Transcription Factor Nrf2 Protects Renal Dopamine D1 Receptor Function During Oxidative Stress

    loading  Checking for direct PDF access through Ovid


The renal dopaminergic system plays a significant role in controlling sodium excretion and blood pressure (BP). Overwhelming evidence shows that oxidative stress downregulates renal dopamine receptors (D1R), and antioxidant supplementation protects D1R function. However, the mechanisms for benefits of antioxidants in protecting D1R function are unknown. We investigated the role of nuclear factor E2–related factor 2 (Nrf2), a redox-sensitive transcription factor, in reducing oxidative stress, protecting renal D1R function and lowering BP in rats. Male Sprague-Dawley rats were treated with L-buthionine-sulfoximine (BSO) and sulforaphane for 4 weeks. Rats treated with BSO exhibited significant increase in oxidative stress and BP. BSO treatment reduced renal D1R expression and abolished SKF38393 (a D1R agonist)-induced Na/K-ATPase and Na/H-exchanger (NHE3) inhibition. Also, in these rats, SKF38393 failed to promote sodium excretion. BSO caused an increase in nuclear factor-κB expression, a modest nuclear translocation of Nrf2 and a moderate activation of phase II antioxidant enzymes. Treatment of rats with sulforaphane alone induced modest activation of Nrf2 and phase II antioxidant enzymes, although having no effect on BP, redox status, or D1R function. However, sulforaphane prevented oxidative stress, protected D1R function, and abrogated hypertension in BSO-treated rats. In these animals, sulforaphane, whereas attenuating nuclear factor-κB activation, caused a robust stimulation of Nrf2 and phase II antioxidant enzyme pathway. In conclusion, oxidative stress via nuclear factor-κB activation downregulated D1R function causing a decrease in sodium excretion, which contributed to an increase in BP. Sulforaphane via activation of Nrf2-phase II antioxidant enzyme pathway mitigated oxidative stress and nuclear factor-κB activation, preserved D1R function, and prevented hypertension.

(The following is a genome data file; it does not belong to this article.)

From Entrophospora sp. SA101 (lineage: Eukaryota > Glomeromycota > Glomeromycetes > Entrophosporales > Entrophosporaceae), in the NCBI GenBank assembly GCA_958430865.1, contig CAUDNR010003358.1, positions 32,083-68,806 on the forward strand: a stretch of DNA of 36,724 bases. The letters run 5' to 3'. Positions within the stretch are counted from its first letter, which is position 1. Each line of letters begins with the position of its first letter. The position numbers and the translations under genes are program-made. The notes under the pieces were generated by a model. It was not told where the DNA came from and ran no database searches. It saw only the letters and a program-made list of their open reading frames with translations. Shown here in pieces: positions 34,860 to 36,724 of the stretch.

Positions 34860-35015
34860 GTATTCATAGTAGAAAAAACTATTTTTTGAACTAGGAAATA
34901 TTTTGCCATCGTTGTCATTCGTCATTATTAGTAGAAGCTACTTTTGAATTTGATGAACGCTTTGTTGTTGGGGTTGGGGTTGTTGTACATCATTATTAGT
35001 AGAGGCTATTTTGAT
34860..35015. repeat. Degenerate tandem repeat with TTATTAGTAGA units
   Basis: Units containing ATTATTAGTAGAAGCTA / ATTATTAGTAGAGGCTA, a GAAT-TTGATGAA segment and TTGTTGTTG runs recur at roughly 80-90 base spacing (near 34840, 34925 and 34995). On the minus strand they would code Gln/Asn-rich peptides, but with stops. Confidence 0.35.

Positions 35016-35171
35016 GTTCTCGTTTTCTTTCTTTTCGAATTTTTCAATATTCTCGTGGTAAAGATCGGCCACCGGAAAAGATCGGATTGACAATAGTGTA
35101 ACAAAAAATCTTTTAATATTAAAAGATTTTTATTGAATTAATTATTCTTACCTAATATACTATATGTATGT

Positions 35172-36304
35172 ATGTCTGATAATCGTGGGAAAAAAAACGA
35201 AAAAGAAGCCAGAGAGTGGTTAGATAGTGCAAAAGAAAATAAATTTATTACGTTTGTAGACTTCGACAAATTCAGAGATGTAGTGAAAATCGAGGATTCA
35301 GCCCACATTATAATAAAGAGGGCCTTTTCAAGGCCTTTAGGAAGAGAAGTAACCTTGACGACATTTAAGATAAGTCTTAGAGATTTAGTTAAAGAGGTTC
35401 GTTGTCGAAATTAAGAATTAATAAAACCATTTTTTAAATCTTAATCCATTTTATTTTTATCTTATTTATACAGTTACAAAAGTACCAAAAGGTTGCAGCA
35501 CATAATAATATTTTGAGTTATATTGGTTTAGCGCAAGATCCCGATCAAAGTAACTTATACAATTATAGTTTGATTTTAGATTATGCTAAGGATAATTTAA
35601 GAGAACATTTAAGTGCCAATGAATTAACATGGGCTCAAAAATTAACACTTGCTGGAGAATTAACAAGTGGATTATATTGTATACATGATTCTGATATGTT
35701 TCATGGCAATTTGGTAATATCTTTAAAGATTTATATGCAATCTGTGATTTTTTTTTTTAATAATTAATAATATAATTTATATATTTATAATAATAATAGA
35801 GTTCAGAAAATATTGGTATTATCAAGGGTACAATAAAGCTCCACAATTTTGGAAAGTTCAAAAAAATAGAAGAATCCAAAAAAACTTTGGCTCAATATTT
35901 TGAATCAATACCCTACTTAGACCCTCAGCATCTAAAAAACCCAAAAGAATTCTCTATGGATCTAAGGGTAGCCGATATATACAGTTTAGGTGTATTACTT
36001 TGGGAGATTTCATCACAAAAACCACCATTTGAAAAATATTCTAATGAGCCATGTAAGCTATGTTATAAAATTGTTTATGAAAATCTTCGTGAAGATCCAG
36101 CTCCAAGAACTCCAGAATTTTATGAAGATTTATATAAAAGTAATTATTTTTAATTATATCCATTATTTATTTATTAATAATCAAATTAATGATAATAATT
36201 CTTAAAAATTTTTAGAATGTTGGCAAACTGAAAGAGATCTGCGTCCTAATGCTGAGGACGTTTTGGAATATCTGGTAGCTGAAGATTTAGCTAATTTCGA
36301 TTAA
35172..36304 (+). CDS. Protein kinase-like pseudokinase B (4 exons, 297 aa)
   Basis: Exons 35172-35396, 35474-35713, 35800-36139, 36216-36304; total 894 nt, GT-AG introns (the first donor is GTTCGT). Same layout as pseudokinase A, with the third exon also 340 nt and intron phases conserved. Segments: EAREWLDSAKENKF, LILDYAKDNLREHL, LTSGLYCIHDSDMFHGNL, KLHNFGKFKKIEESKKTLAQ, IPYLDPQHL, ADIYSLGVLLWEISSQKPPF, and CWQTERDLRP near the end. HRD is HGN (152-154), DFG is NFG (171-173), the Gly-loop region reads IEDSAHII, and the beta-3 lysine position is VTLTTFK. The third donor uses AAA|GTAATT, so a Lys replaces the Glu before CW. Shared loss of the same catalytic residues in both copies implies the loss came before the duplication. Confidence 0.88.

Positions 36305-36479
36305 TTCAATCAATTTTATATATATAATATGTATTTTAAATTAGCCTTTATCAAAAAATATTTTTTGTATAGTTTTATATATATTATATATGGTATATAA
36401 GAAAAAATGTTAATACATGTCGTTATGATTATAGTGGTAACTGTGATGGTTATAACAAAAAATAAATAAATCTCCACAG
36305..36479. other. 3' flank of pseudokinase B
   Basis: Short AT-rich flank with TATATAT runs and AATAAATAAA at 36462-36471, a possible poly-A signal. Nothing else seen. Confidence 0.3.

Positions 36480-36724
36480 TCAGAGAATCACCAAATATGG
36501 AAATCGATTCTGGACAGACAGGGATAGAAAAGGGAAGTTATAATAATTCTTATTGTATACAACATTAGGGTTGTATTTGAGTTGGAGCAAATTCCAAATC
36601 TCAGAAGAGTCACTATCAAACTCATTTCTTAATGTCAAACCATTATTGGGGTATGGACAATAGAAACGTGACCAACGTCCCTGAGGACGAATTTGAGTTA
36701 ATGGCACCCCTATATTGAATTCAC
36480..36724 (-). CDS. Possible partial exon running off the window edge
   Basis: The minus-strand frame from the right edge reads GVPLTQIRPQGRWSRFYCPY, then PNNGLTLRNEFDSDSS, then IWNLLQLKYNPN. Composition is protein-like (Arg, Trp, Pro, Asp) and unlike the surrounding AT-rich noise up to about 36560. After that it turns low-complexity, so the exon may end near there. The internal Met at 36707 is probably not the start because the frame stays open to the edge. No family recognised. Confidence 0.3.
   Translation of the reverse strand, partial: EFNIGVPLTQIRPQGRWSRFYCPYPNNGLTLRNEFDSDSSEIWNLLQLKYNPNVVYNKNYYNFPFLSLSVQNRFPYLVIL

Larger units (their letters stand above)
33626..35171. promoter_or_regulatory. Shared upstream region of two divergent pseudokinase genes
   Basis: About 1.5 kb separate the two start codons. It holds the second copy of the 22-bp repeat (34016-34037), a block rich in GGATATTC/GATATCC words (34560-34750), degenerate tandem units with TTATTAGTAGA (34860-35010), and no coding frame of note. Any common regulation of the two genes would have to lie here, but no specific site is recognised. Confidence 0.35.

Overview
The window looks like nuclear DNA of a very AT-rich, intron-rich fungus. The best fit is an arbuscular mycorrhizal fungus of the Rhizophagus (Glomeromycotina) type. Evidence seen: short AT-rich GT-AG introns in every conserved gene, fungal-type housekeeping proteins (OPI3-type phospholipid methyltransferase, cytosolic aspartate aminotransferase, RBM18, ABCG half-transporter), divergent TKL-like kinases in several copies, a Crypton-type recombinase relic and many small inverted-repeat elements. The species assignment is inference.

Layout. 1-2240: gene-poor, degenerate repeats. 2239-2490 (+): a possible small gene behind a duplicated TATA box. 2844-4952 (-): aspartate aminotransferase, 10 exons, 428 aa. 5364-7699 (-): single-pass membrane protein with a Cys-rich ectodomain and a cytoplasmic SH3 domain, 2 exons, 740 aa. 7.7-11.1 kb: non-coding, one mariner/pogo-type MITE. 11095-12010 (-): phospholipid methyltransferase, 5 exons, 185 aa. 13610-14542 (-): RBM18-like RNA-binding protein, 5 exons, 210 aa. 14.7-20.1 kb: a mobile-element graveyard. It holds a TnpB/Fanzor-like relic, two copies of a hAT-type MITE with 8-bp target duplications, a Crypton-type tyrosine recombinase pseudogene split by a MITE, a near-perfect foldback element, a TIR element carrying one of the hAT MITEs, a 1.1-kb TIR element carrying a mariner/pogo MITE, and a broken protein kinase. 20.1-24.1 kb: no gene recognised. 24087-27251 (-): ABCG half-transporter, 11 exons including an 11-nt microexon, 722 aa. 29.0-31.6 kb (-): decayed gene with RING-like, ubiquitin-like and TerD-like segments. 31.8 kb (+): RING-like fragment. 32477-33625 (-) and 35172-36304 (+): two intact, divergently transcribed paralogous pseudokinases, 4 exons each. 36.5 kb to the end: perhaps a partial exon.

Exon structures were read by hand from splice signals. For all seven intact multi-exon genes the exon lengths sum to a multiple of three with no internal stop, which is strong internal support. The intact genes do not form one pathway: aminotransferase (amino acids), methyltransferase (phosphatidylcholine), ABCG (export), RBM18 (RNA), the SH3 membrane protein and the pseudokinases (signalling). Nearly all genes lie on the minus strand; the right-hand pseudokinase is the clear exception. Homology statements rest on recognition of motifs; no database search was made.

Related Topics

    loading  Loading Related Articles